Serious doubts grow over Old Masters sold by Giulano Ruffini
In the latest development in a growing scandal over several Old Master paintings, the authenticity of which are in serious doubt, Sotheby’s New York provided new details on the rescinding of a 2011 sale to a US collector of a portrait sold in good faith as a Frans Hals. The auction house confirmed it reimbursed the buyer “in full” after discovering the painting was a forgery, which was first reported by our sister paper, the Journal des Arts, on 30 September.
The painting was sold in 2011 by Sotheby’s and the London dealer Mark Weiss to Seattle-based collector Richard Hedreen for $10m. It was purchased for €3m by Mark Weiss from Giulano Ruffini, whose estate near Parma was raided by French and Italian police last April. Before that, the Louvre had tried to buy the portrait, which was declared a “national treasure” in France.
Now, Sotheby’s indicates that “after receiving consent” from Weiss, it informed Hedreen of “a possible issue with the authenticity of the painting” and that a subsequent “in-depth technical analysis established that the work was a forgery.” Sotheby’s confirms it then “rescinded the sale and reimbursed the client in full”, adding that the company means to “keep its promises when problems arise”. Weiss, who has not paid back his 50% share of the sale by Sotheby’s, says further technical analysis is needed.
Sotheby’s acted “after the seizure by French police last March of a work attributed to Cranach”, which had been sold to the Prince of Liechtenstein by Colnaghi Gallery. As we revealed at the time, this painting also belonged to Ruffini.
Sotheby’s indicates that the study of the painting it believed was by Frans Hals was undertaken by “one of the leading experts on the field”, Orion Analytical, before being “peer reviewed by another leading conservation scientist”. The analyses “showed the presence of modern materials used in the painting”. Sotheby’s says in the statement that a cross-section of the painting revealed “trace evidence in ground and paint layers” containing “synthetic materials first produced in the 20th century”.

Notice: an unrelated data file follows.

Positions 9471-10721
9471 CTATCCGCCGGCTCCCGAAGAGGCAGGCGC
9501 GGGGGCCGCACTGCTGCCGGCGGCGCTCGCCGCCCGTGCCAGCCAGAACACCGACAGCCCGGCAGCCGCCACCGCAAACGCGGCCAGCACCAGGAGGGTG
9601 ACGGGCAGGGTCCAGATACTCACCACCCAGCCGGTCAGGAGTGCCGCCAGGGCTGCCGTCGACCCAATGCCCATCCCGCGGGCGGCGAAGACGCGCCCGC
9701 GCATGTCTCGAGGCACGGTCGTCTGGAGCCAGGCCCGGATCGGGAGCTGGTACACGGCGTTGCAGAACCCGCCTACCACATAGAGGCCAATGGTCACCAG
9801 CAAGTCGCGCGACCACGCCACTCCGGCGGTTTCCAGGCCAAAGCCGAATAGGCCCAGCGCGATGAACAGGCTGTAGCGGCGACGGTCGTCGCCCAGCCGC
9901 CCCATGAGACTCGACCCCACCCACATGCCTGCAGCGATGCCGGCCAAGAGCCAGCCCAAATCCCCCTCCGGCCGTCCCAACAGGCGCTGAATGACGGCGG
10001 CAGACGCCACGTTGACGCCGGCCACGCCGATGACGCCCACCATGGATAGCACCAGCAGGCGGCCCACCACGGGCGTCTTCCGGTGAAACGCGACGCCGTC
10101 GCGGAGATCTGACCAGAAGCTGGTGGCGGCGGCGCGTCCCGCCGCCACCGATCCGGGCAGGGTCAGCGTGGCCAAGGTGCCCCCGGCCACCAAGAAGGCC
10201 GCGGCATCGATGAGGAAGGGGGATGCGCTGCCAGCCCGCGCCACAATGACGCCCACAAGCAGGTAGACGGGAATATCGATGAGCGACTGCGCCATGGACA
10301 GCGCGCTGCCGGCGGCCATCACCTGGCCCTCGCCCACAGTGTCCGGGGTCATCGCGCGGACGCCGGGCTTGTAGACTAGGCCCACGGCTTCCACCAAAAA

Ruffini told us he had sold dozens of paintings over the past few decades. But he never claimed any of them were by Old Masters. “I am not an expert, only a private collector,” he insisted. “If these paintings were later attributed to Correggio, Gentileschi or the Bruegels, or any other great artist, the experts, the dealers and the curators are responsible.” The dealers in question respond that these works have impressed the best experts, including the Louvre’s curators and laboratory.
“[Mark] Weiss, strongly believes, as do others in the museum and scientific world, that more forensic analysis needs to be done before making a final judgement on this painting,” says a spokeswoman for Weiss Gallery, referring to the painting attributed to Frans Hals.